What does it mean to live in dignity?
Amnesty International is posing this question with Demand Dignity, a new multi-faceted campaign to eradicate global poverty.
According to the campaign’s site, “The campaign will demand the leadership, accountability and transparency that are essential to end the human rights violations that keep people poor…It is the combined abuse of civil, cultural, economic, political and social rights that drives and deepens poverty. By demanding dignity we are demanding that all states adopt and implement the laws, policies and practices that will end deprivation, insecurity, exclusion, and voicelessness.”
Illustrating how poverty compromises people’s rights, Amnesty has divided the campaign into four themes: Maternal Mortality, Slums, Corporate Accountability, and Making Rights Law.
Amnesty reports that half a million women per year die from pregnancy or childbirth complications. While uncommon in developed societies, in some countries in subsaharan Africa, as many as 1 out of every 7 women lose their lives. Amnesty defines this as “not only a global health emergency [but] a human rights scandal.”
“Women have the right to have access to services that could save their lives or prevent disabling injury in childbirth. Governments are responsible for providing those services.”
Over 1 billion people worldwide live in slums, or informal settlements that are often overcrowded and lack basic services. Slums have grown tremendously because more people are moving to urban areas in search of work. The settlements are often prone to violence inflicted by by gangs and/or the police.
“Amnesty International is calling on governments to end forced evictions, ensure equal access to public services for people living in slums, and ensure their active participation in all plans directed at slum upgrading.”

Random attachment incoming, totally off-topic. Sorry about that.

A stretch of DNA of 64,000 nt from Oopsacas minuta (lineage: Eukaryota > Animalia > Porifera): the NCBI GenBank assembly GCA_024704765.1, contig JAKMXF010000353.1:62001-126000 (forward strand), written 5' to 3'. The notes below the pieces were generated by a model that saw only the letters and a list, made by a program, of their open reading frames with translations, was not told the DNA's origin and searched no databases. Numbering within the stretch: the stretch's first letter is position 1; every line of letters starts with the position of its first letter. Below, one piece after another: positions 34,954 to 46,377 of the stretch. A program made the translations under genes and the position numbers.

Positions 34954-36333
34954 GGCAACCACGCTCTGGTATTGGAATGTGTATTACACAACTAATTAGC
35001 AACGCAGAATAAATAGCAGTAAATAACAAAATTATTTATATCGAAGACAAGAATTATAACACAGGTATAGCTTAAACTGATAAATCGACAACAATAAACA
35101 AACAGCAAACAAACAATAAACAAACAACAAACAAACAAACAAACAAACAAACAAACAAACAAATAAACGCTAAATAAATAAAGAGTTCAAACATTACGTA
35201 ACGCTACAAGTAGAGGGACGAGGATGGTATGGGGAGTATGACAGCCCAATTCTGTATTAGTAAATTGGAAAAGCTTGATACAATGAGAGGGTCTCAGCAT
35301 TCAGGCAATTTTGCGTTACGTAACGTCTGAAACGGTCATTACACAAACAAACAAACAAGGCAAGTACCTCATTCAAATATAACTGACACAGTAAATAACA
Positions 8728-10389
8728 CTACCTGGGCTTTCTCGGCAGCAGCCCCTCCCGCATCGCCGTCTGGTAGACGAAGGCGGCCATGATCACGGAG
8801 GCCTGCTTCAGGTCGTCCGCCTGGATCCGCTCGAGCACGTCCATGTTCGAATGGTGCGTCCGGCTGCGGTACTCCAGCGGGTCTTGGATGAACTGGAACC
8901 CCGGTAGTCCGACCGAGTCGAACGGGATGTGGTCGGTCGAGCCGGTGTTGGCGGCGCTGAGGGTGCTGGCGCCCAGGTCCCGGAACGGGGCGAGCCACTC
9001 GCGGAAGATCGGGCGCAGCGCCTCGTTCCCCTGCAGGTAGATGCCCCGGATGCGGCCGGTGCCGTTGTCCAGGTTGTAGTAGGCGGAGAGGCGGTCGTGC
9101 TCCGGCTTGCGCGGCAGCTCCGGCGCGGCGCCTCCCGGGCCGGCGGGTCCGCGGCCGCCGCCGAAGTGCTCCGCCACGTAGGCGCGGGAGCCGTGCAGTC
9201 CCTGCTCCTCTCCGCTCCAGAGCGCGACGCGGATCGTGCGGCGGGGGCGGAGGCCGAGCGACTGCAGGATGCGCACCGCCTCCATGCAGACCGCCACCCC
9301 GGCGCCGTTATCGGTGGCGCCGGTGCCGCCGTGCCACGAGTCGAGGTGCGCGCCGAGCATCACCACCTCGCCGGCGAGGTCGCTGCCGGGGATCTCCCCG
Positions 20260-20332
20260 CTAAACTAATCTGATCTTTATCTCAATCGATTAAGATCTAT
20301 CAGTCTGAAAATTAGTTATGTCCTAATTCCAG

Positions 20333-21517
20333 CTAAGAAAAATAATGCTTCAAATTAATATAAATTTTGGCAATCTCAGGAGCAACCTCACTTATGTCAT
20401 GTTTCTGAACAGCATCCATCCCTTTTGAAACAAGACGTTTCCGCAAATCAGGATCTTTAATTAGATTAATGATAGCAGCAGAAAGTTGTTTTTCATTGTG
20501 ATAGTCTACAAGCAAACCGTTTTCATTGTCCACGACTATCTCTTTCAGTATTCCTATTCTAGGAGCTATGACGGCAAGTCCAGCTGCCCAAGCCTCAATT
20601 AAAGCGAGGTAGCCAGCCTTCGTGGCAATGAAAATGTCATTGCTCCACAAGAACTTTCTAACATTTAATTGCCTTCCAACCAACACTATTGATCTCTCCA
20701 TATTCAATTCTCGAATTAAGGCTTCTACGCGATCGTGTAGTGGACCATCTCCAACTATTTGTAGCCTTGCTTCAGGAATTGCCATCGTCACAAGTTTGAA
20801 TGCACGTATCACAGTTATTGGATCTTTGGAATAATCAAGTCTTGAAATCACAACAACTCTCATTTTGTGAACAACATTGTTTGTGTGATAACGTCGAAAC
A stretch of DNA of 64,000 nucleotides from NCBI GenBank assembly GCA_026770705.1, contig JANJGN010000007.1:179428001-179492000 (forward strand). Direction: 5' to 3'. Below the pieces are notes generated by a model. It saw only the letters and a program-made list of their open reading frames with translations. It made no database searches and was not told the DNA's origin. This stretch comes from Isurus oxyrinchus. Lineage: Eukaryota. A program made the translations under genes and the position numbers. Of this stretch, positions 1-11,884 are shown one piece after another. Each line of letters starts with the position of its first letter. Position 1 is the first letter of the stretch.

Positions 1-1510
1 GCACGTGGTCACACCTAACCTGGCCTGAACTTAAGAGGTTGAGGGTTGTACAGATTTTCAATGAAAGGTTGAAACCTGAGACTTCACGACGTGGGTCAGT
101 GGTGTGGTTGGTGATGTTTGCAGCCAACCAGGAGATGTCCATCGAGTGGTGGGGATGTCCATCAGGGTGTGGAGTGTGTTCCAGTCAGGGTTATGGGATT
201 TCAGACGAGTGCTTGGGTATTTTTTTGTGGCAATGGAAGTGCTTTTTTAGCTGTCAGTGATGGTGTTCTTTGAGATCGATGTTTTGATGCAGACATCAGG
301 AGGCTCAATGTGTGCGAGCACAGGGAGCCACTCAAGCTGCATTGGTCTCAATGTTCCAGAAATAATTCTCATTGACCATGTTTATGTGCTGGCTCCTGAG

The unprecedented growth in corporate power has resulted in disregard for human rights around the world, whether it be directly through abominable working conditions or indirectly through consuming and polluting natural resources, thereby endangering the livelihoods of the local communities.
“A system of regulation must urgently be put in place that ensures redress for those affected and prevents the pursuit of profit at the expense of human rights.”
Making Rights Law
This crucial aspect of the campaign centers on an individual’s right to be protected under the law, and to be able to demand justice when their rights are violated. Amnesty is currently campaigning for the Optional Protocol to the International Covenant on Economic, Social and Cultural Rights (Optional Protocol), or a justice system for those who are unable to secure their rights in their own countries.
“Amnesty International will use this as an opportunity to engage in a dialogue with governments on the measures they should be taking nationally to ensure that economic, social and cultural rights are enforceable and that victims have access to effective remedies.”
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